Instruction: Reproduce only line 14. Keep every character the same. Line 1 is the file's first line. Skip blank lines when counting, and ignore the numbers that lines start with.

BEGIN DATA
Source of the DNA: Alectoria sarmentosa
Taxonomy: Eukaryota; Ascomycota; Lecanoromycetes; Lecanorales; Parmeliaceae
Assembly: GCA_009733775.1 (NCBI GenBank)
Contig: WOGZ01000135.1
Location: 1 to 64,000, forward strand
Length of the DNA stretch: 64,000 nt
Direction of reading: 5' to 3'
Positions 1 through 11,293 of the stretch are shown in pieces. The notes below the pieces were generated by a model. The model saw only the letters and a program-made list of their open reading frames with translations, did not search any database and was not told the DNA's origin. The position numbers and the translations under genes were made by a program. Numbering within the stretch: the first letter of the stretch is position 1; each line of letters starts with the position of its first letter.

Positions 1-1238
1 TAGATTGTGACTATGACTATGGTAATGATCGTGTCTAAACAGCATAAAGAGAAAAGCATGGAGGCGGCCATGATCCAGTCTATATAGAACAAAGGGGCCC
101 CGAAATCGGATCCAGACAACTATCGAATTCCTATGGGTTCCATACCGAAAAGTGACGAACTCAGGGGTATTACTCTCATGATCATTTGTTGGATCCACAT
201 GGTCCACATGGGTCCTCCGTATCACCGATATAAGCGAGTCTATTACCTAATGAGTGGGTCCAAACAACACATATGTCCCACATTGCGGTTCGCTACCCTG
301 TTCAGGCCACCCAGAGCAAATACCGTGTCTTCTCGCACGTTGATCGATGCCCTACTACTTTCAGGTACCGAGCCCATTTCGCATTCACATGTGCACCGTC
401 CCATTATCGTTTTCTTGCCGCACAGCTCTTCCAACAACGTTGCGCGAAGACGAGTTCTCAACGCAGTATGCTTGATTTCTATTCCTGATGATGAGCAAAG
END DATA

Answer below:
401 CCATTATCGTTTTCTTGCCGCACAGCTCTTCCAACAACGTTGCGCGAAGACGAGTTCTCAACGCAGTATGCTTGATTTCTATTCCTGATGATGAGCAAAG